Obviously, you need to be aware of your own physical capabilities to respect your body, and take appropriate action when necessary.
One popular method is to break down the run into every ten strides, or every twenty, or even every hundred.
Sign up for the free Take10 program to get the basics just right with guided audio programs and support to get your Headspace, anytime, anywhere on the Headspace app. I shake my limbs out for a moment, take a breath, then launch myself off the concrete and onto the road. See what happens when you consciously open your chest with shoulders back and your spine straight—does your breath feel any different? While she enjoys many styles of yoga, including Para Yoga and Anusara, she mostly enjoys taking her yoga outdoors. It’s pretty normal for the mind to wander when you’re running, regardless of whether the thoughts are related to the running itself, or something quite separate.
If you have the time and inclination, you can even take a couple of minutes to sit down and allow the mind to rest before you begin. This process isn’t done with any sense of judgment or analysis, you are simply building up an awareness of how you feel. Once you’re running you can return to whatever pattern of breathing feels most natural for you. Try doing it as if you and the pain are not really separate, so less of "me and my pain" and more of the simple, direct experience of "pain." The results might surprise you. However, if you feel you can continue without doing any lasting damage, then try moving even closer to the discomfort, as if you are sinking down into that feeling and experiencing it in a very direct way. My muscles spring back and the shock absorbers of my quads reverberate as I begin to pound pavement.Some days, when I do this, my mind immediately sends a thousand lights across my cortex. As an avid sailor on the Chesapeake Bay, as well as a kayaker, skiier, bicyclist and stand up paddle boarder, Julie likes to blend the mindfulness of yoga with other activities - especially in the outdoors! But the only way to ensure that you’re performing to the very best of your ability, is to leave the thinking behind and allow the body and mind to work together with a combined physical and mental focus. If you do this each time you may start to notice a pattern that will help you to respond more skillfully. So remember that idea of gentle curiosity, not frantically trying to notice everything around you, but being interested in the things that grab your attention. Obviously, the longer the distance you intend to focus on, the more difficult it is to remember these principles, so make a point of building in regular checks to see if you’re present throughout the run. As a certified ACA stand up paddleboard instructor, she brings her knowledge of yoga to the board, and other outdoor activities to teach students how to experience new ways of practicing yoga and mindfulness. So here is a mindfulness exercise from the meditation experts at Headspace to use next time you go for your run.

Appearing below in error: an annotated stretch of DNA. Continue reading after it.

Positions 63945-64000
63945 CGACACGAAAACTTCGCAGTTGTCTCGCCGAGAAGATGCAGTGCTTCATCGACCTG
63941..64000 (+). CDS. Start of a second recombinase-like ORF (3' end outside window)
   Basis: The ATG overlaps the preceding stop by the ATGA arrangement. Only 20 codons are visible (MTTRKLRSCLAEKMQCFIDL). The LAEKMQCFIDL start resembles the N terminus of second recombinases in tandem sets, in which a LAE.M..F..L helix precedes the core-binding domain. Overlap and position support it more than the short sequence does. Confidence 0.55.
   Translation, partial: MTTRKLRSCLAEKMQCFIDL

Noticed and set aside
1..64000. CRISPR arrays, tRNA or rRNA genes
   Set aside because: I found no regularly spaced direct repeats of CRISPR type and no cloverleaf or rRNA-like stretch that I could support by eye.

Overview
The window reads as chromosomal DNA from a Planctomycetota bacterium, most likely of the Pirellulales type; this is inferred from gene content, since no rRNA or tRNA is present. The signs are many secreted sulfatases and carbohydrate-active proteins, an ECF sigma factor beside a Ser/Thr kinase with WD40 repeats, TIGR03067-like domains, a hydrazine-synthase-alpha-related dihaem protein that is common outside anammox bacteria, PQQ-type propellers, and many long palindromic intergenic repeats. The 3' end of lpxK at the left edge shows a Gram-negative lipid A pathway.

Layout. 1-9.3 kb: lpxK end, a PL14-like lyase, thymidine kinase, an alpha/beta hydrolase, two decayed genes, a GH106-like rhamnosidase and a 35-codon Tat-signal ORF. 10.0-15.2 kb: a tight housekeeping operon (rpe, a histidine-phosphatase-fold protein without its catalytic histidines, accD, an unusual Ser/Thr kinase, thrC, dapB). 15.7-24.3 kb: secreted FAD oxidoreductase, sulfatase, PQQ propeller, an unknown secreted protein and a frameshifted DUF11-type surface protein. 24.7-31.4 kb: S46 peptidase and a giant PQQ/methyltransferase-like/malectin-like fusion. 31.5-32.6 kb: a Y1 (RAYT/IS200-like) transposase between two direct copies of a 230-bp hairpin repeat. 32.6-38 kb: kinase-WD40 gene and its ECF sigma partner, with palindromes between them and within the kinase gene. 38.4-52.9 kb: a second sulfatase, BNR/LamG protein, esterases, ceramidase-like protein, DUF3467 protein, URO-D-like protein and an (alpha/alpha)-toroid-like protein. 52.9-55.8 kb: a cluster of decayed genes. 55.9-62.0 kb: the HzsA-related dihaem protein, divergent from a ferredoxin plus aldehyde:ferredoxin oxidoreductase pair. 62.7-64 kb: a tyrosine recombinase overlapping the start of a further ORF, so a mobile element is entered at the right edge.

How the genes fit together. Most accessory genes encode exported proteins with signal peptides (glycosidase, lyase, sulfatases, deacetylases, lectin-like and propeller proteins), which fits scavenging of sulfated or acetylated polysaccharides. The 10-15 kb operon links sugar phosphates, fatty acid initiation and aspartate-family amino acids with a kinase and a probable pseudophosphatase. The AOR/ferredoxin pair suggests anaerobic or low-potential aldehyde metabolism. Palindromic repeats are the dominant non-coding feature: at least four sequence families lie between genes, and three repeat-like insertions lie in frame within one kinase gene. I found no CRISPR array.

In moving closer to it, in fully experiencing it and even encouraging it, you'll experience a complete shift in the usual, habitual dynamic and very often the pain is released as a result. I smile as I bounce down the sidewalk.Many days, though, I settle myself in for the feeling that inevitably hits sometime in the first mile.
We differ in that I assign the driver voice in my head to just my better self rather than a god.
If there is, you already know what to do with it -– watch it, observe it, become aware of it. I may call it call it peace, harmony, or unconditional love of self and others, but I too celebrate the benefits of moving meditation. You may well find that in the process of awareness, the tension naturally releases itself anyway. Stop that!” After nearly six years of running, I now know that this feeling will usually go away after three miles, and the run will begin to feel OK.Three miles can feel like a long time, though, and like lots of runners, I used to distract myself by listening to music.